Using userbase for manuals

Inge Wallin inge at
Mon Jul 2 06:01:06 BST 2012

On Sunday, July 01, 2012 07:02:28 Boudewijn Rempt wrote:
> I'm actually not sure kde-core-devel is the right list... But the e.V.
> mailing list certainly isn't, and we don't seem to have any place for
> discussions that affect KDE as a whole.
> In any case, Ingo Malchow said in his blog
> (
> "We have a great but developers don’t use it that much,
> nor is there any links from applications towards Userbase."
> Well, actually we have. I replaced the offline help documentation in Krita
> with a link to the manual on userbase. I have done this for two reasons:
> * I couldn't maintain the offline manual anyway after the change to 2.0
> * this way the user gets sent right to the place where they can contribute
> to the manual (and I've got users contributing to it now)
> I'm not concerned that users cannot access the help when they are off-line.
> That's a vanishingly rare situation these days, the big thing is that it
> gets users right where they can fix the manual (Except on windows, where
> the browser invocation seems broken).
> After yesterday's discussion where David said that for frameworks/qt5 the
> help center invocation is actually one of the trickier things, I'm giving
> this out for consideration for other app developers...

Instead of writing small snippets here and there in the discussion, I'll 
collect my thoughts in this mail.

I think we are missing something here: I'ts not about the tools.  It's about 
the format.  (and to some extent the placement of the documentation (near the 
code or centrally)).

If we can just agree on a format for our documentation then the question of 
tools is irrelevant. Anybody can use their own tool for editing the content 
and I think we can set up a default tool chain for maintaining it, 
translations and transforming it to something suitable for viewing.

The default used to be and still is docbook, residing in the source tree in 
the source repository.

1. The documentation is close to the source and it's easy to update it even 
during the development phases. True, this didn't happen very often but the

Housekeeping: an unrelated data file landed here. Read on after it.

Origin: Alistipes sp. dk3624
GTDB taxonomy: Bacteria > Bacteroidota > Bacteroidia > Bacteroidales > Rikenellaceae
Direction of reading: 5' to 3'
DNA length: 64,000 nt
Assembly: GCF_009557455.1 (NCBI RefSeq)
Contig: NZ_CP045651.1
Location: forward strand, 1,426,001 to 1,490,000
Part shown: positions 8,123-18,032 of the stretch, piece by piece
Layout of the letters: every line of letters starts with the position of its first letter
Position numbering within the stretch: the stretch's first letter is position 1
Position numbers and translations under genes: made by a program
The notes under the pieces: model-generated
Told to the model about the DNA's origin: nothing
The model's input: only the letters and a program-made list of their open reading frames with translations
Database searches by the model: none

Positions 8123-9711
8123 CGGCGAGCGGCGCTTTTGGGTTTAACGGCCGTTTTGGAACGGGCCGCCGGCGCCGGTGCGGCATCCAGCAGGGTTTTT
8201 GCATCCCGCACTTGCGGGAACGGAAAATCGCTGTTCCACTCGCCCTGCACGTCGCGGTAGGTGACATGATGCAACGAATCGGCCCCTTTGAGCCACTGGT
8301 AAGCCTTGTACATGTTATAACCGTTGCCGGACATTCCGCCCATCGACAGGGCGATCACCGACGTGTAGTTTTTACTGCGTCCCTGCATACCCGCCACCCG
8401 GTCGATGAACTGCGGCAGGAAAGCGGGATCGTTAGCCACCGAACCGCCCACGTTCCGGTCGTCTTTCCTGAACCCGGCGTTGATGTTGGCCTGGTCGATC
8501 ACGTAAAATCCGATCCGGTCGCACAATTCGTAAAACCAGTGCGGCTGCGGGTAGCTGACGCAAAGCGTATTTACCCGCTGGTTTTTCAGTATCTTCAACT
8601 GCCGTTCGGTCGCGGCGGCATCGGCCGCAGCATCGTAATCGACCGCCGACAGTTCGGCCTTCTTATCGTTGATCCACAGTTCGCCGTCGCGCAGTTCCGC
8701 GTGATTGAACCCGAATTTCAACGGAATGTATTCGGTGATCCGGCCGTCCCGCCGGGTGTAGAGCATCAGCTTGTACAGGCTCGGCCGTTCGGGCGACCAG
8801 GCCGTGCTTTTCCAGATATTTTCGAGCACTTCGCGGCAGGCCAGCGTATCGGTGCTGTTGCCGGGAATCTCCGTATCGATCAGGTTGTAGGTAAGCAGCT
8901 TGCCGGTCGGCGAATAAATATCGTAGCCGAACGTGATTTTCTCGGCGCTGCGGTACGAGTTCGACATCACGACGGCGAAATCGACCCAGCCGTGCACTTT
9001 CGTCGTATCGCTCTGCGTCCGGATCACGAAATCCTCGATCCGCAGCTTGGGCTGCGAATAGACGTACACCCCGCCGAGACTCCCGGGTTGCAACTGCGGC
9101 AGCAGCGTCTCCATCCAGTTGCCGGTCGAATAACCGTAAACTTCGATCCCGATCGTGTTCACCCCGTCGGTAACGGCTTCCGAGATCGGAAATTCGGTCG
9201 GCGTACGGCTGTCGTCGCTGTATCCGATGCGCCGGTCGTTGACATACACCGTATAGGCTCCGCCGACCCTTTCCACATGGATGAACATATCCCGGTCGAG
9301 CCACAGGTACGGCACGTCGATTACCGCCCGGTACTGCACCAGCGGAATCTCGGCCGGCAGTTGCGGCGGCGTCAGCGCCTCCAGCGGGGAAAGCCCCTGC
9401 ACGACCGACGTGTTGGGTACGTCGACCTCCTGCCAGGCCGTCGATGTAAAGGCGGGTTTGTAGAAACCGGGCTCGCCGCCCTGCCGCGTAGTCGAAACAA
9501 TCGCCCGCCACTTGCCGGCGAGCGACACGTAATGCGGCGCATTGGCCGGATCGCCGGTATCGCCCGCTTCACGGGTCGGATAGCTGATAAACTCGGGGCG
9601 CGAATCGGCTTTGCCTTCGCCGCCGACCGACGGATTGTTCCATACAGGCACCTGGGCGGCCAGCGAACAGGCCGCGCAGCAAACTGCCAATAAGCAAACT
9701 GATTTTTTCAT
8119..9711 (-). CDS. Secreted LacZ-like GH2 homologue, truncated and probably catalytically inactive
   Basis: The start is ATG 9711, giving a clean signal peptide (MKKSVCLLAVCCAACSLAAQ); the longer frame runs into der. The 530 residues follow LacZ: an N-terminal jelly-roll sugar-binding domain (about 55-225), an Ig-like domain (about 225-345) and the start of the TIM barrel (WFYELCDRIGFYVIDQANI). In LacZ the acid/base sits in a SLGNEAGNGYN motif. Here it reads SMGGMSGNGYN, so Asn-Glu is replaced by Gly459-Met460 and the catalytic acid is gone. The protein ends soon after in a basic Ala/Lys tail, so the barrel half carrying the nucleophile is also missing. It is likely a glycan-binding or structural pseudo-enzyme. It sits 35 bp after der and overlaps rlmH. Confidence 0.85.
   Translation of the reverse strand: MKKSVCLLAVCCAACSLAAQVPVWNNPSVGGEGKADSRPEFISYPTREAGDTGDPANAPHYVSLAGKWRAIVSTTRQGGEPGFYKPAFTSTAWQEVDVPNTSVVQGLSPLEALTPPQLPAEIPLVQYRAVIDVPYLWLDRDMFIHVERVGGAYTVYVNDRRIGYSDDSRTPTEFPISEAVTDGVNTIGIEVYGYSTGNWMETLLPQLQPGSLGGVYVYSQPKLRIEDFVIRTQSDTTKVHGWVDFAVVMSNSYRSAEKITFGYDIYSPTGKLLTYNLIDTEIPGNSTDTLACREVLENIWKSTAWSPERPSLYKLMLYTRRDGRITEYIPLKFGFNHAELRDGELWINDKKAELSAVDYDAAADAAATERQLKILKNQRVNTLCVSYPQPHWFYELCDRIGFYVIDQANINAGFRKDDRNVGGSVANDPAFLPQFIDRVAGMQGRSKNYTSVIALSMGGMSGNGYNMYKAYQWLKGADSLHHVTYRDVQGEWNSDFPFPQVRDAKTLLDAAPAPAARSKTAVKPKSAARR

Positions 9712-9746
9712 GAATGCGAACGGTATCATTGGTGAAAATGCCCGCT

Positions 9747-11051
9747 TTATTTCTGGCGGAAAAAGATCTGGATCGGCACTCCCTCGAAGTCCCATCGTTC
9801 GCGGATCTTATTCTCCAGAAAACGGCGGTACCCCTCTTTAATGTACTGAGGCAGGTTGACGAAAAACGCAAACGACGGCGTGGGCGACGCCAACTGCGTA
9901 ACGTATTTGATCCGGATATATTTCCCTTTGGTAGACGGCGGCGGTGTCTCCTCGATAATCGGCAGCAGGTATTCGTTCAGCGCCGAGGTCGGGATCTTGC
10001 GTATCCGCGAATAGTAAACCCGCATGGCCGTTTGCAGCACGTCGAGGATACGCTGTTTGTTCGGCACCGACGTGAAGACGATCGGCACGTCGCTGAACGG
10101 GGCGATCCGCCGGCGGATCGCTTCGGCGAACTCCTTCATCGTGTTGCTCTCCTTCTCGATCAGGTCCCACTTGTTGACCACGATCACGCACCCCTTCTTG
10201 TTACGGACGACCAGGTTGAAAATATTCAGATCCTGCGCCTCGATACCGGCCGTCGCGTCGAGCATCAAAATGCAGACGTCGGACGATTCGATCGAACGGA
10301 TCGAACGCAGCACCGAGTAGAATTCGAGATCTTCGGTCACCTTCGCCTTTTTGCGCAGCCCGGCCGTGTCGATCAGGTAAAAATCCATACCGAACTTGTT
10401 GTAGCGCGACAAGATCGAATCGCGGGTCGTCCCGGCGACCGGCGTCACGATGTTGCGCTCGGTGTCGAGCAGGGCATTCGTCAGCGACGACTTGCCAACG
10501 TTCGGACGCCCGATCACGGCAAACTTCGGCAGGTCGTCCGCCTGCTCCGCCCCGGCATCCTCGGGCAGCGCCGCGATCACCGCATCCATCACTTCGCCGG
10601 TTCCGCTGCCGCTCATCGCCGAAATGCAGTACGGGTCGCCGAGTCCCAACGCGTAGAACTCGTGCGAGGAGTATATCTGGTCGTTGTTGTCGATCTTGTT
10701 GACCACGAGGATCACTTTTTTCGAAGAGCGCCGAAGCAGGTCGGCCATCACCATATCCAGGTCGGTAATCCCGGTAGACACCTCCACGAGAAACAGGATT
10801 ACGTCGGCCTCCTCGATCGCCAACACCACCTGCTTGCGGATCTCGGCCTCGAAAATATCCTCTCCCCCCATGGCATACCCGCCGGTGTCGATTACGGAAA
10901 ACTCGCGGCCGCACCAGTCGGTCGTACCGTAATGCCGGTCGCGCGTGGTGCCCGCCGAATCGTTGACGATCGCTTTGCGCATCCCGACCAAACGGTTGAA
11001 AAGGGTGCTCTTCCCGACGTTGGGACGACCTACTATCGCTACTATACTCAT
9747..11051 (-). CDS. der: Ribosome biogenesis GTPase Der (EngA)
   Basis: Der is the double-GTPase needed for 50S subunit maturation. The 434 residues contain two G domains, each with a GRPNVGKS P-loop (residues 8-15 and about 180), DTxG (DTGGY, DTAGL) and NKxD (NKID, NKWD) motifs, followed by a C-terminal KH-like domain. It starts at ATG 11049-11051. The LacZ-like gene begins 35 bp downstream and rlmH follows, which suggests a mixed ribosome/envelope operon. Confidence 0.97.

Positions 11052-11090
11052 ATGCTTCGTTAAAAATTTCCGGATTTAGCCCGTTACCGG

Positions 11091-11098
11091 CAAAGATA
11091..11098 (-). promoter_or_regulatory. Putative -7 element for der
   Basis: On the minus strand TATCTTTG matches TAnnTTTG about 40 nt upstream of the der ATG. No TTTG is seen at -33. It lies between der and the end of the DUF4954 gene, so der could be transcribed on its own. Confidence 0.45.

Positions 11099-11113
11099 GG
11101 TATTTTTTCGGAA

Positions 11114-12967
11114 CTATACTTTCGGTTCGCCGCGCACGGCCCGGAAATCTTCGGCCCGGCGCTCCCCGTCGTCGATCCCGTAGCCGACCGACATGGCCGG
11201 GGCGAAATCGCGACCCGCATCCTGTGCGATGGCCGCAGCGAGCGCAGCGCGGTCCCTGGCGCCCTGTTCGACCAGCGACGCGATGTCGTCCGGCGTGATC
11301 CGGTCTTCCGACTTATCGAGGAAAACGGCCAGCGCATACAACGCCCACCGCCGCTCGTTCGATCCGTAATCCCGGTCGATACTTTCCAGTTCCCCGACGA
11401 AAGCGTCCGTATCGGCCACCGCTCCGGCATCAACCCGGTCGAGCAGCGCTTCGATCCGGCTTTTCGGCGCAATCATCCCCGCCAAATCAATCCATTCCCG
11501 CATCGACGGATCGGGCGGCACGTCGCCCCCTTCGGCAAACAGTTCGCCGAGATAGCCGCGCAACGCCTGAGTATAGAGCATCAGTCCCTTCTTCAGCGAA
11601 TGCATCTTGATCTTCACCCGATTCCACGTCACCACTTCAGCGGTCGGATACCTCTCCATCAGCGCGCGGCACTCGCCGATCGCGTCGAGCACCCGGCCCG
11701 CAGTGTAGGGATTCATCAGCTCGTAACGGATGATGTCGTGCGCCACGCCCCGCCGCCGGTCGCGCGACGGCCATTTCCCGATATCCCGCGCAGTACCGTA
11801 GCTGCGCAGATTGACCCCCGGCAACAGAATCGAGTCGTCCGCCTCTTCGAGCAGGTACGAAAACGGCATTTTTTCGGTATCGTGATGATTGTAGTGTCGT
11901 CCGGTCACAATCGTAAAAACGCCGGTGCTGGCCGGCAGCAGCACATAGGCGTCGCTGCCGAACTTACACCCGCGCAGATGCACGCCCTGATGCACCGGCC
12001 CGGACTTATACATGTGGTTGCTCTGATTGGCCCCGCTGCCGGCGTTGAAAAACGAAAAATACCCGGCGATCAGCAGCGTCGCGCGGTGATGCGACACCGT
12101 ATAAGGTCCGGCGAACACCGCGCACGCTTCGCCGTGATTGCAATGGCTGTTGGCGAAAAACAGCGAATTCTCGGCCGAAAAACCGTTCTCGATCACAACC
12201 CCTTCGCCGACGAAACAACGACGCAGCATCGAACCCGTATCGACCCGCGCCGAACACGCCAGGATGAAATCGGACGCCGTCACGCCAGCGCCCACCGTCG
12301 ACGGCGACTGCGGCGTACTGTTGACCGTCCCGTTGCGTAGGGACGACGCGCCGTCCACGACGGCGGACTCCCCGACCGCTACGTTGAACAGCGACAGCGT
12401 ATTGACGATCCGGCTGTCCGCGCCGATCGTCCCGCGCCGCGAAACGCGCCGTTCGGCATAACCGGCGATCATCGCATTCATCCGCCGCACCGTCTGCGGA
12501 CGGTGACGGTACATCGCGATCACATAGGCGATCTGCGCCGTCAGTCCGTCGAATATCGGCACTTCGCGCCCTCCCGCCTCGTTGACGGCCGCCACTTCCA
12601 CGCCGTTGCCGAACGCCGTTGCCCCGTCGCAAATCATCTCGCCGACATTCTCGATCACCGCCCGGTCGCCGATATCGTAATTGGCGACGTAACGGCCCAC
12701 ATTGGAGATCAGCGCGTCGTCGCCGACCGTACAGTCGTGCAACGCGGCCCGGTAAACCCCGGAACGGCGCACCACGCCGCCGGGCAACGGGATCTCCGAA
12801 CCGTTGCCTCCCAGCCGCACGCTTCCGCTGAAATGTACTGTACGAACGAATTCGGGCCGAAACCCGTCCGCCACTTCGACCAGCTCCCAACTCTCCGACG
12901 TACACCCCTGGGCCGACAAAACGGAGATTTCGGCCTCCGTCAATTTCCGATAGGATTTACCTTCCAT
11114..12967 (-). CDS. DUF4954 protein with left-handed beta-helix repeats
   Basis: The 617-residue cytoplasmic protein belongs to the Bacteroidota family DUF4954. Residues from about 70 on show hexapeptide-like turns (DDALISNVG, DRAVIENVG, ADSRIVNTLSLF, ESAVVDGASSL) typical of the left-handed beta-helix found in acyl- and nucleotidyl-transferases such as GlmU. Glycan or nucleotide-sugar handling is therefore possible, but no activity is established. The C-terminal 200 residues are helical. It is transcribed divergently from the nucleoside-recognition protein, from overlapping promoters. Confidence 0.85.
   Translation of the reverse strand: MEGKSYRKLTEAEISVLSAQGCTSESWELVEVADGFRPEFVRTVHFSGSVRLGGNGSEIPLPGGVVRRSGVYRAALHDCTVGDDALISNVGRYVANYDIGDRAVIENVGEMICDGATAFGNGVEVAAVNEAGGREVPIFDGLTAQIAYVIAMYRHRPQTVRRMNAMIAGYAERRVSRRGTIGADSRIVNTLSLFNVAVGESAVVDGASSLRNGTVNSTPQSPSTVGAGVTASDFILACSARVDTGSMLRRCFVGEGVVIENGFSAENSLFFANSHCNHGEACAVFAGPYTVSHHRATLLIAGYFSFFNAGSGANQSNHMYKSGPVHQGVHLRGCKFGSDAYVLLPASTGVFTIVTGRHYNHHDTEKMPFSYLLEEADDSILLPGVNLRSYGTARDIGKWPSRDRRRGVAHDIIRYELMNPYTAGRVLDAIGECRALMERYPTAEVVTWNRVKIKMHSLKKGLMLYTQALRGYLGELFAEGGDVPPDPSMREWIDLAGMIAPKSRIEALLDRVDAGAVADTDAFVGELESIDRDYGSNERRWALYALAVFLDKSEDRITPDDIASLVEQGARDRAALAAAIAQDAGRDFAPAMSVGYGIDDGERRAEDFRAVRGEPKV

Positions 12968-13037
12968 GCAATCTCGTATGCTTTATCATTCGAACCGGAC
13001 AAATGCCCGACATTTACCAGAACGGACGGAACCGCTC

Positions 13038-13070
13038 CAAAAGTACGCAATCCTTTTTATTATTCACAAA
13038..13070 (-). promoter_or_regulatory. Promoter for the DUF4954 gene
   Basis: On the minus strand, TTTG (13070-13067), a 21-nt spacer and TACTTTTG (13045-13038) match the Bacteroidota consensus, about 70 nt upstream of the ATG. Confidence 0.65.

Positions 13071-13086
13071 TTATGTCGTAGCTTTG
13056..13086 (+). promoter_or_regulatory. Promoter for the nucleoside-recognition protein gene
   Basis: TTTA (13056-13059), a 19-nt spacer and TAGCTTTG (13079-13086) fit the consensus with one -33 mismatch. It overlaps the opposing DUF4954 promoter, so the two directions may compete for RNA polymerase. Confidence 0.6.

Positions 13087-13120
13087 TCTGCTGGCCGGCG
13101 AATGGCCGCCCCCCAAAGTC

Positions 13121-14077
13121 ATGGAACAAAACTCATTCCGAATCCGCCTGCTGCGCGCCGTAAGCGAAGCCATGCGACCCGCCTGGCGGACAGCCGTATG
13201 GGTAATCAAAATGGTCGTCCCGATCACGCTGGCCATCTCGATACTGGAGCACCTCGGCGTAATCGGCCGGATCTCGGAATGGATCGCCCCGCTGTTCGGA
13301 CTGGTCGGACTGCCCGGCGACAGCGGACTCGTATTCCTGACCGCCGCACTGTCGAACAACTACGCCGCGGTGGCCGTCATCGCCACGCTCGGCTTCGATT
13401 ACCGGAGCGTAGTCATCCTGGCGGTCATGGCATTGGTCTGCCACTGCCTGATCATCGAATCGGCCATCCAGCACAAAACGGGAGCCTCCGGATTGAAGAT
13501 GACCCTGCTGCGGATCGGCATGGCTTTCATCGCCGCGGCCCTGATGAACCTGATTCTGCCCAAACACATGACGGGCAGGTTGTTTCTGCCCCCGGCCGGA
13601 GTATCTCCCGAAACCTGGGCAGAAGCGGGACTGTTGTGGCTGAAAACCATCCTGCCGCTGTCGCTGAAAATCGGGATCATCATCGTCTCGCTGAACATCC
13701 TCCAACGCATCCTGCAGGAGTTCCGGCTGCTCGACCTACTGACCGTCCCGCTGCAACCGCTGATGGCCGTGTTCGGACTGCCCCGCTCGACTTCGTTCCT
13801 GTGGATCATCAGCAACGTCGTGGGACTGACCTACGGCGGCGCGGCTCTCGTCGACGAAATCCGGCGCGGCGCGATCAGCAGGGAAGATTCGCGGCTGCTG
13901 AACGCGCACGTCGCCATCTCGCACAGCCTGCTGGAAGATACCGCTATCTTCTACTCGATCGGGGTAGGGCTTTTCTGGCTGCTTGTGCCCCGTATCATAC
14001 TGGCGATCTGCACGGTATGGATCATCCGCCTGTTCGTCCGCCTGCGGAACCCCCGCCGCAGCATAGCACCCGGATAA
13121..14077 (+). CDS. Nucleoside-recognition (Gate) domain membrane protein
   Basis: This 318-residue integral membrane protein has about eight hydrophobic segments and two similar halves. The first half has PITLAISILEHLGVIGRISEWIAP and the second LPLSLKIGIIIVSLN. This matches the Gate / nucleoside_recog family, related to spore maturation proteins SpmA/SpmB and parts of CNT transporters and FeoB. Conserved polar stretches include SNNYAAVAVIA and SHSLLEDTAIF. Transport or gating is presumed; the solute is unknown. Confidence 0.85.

potential was there.
2. Versioning of the documentation follows the software.
3. Easy to publish at the same time as the software is published.

1. Some people (especially some good writers?) are uncomfortable with source 
revision systems, especially git.
2. Some people (especially some good writers?) are uncomfortable with markup 
languages and prefer wysiwyg? I'm not sure but I have the feeling that even if 
we have some awesome doc writers that love docbook I believe that others are 
put off by it.
3. The documentation is somewhat hidden for potential writers due to 1. above.

Now, the suggestion was to move to a wiki instead

1. Easier to find the documentation for potential writers.
2. (Supposedly) easier to edit [Personally I'm not sure that editing advanced 
wiki markup is easier than docbook]

1. Difficult to maintain different versions of the documentation for different 
versions of the software.
2. Users need to be online to view the documentation. I think that calling 
this problem "vanishingly rare" is a very northern Europe centric view. And 
even I who have excellent broadband often still do work offline sometimes.
3. Translations(?) Unfortunately I missed the Akademy presentation on multi-
language wikis but I understand that this is indeed a problem.

I suppose that we could find or create tools to pull the wiki contents and 
create the current binary format for offline viewing. 

What I would like to see is a discussion on what the writers and potential 
writers want to use (tools and formats) and how we as developers can provide 
them with the best toolchain.

And here's a radical suggestion: How about using ODT as the documentation 
format? It is a powerful format, there are some very good tools to edit that 
(one of them just got the Akademy award), there is change tracking features to 
keep track of edits and reviews.  There are also excellent viewers for it.

For translations, there is even an experimental tool for Calligra words that 
sends a selection of text to Google translate and gives you an automatic 
translation back. 

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